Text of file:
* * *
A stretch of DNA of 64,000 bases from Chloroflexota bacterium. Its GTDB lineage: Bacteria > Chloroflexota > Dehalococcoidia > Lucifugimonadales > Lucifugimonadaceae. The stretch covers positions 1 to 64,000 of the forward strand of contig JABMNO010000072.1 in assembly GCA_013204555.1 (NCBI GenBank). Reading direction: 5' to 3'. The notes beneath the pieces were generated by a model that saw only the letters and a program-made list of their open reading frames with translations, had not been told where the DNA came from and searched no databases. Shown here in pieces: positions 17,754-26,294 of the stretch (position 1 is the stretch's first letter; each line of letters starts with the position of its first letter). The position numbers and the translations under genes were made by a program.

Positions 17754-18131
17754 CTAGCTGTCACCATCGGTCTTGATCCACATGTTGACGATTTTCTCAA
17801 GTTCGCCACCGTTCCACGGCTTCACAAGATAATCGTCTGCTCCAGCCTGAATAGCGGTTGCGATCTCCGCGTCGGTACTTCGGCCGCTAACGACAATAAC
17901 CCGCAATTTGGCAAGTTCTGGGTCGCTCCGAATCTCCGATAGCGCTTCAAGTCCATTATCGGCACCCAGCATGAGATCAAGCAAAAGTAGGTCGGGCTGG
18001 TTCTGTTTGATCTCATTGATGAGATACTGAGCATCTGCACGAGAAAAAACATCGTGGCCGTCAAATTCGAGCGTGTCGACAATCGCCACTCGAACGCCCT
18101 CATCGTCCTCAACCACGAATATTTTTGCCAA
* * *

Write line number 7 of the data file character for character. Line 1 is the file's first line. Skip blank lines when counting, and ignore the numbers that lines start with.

18101 CATCGTCCTCAACCACGAATATTTTTGCCAA